It’s an issue our cruise lawyers have discussed time and time again, yet one which has yet to be addressed. An issue that is widespread in the cruise industry, but one which perpetually gets ignored. Lifeguards – or lack thereof. Though one might imagine that all cruise ships should employ trained lifeguards, seeing as the nature of a cruise vacation centers around water, the dire truth is that only a handful of cruise ships actually do.
Believe it or not, cruise passenger drownings are more common than anyone might think. And these drowning aren’t happening due to overboard accidents; they are happening right onboard the cruise ships in pools and hot tubs.
A special aired on WKMG Local 6 (ClickOrlando) discussed the frightening truth of cruise ship drownings, especially accidents involving children. The news station interviewed the parents of one child who drowned onboard the Carnival Victory, six-year-old Qwentyn Hunter. Qwentyn was surrounded by his family when the accident occurred, which further demonstrates the need for trained lifeguards to watch over passengers in pool areas at all times.
Last year alone, four children drowned or nearly drowned in cruise pools. One of these cases was the tragic story of a four-year-old boy, who suffered a serious near-drowning accident while onboard a Disney Cruise Line ship. The accident occurred on March 30, 2013, when the young victim was discovered unresponsive inside a Disney Fantasy pool. The boy was first transported to a nearby hospital in Orlando, where the Fantasy is home ported, then was airlifted to Arnold Palmer Hospital for Children for specialized treatment. Sadly, the boy remained unresponsive for several months, but miraculously survived. Others, like Qwentyn, have not been as lucky.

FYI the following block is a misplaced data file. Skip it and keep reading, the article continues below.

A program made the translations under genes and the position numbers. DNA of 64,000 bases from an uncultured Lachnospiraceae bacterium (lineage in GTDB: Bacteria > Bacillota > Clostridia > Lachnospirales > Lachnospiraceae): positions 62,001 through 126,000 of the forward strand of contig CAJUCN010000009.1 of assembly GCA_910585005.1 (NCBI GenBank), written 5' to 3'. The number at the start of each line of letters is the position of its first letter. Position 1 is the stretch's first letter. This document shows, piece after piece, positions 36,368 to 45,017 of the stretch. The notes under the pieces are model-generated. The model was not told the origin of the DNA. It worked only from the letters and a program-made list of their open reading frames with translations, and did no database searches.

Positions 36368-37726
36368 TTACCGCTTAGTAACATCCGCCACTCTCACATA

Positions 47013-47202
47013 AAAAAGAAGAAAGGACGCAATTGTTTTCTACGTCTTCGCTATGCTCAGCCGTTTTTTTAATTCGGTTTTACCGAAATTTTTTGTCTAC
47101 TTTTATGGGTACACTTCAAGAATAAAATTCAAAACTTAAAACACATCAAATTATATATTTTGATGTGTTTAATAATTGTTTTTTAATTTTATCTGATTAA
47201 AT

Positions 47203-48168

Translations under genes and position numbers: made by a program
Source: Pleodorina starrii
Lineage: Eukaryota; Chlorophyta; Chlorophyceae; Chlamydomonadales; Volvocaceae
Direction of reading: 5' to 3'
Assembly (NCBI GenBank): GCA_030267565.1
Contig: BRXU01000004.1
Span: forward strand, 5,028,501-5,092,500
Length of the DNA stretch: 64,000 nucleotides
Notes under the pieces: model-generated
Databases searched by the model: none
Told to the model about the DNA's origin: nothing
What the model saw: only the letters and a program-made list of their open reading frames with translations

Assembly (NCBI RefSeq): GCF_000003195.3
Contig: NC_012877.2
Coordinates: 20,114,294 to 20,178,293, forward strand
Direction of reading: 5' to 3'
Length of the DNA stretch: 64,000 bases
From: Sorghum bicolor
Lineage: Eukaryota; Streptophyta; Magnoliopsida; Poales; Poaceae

A few months after this accident, Disney took a stand to protect its guests against the possibility of similar incidents and became the first major cruise line to employ trained lifeguards fleet-wide. We still don’t know whether the move was in direct response to the near-drowning, but we remain appalled that to this day, no other major cruise lines have followed suit. Many cruise lines place signs near the pool areas that offer general warnings, but drowning accidents can occur at a moment’s notice, and even when pool-goers are being as safe as possible. Yet, several cruise lines contend that it’s up to the passengers themselves to stay safe, and if they do decide to use the onboard pool or hot tub facilities, they do so at their own risk.
It’s interesting to note that many cruise lines refuse to take any responsibility in keeping pool areas as safe as possible for guests. If there are trained lifeguards watching over people at public beaches and community pools, how is it that cruise ships, aka a “floating hotel”, continually fail to hire lifeguards? This is simply baffling.
Sure, there never seems to be a shortage of alcohol or entertainment venues on ships, but when it comes to safety, it appears as though the price to keep passengers safe is always too high for cruise lines. Yes, hiring trained lifeguards can be an expense, but the larger expense is the countless lives that are threatened or lost in cruise ship drowning accidents.
Truth be told, most drowning accidents involving children occur within as little as 25 yards of a parent or guardian. And onboard a cruise ship, there are dozens of bystanders either in the pool with these children, or hanging out around the pool. But somehow, these accidents still manage to occur, even in the company of adults. The signs of drowning are subtle, but a trained lifeguard knows what to look for and can quickly react when danger strikes. Lifeguards are also trained in CPR, a skill that is not required of any cruise ship crew member, aside from medical personnel. And even then, CPR training might not even be mandated.
Having crew members on deck handing out drinks and towels and cleaning up is not the same as having a trained lifeguard – not even close. So basically, if a drowning accident does occur and the victim becomes unresponsive, there won’t be anyone in the immediate vicinity that will be able to perform the necessary emergency procedures to revive them. Well, maybe another passenger might have some training, but it’s a long, long shot. And even so, it’s not another passenger’s responsibility to keep watch over all other cruisers.
There really isn’t a valid excuse as to why there aren’t lifeguards on all cruise ships. But here we are, talking about how there still aren’t that many ships with such personnel available at all times to prevent a drowning. In Part 2 of our blog, we’ll discuss the issue of why cruise lines don’t employ lifeguards in further detail.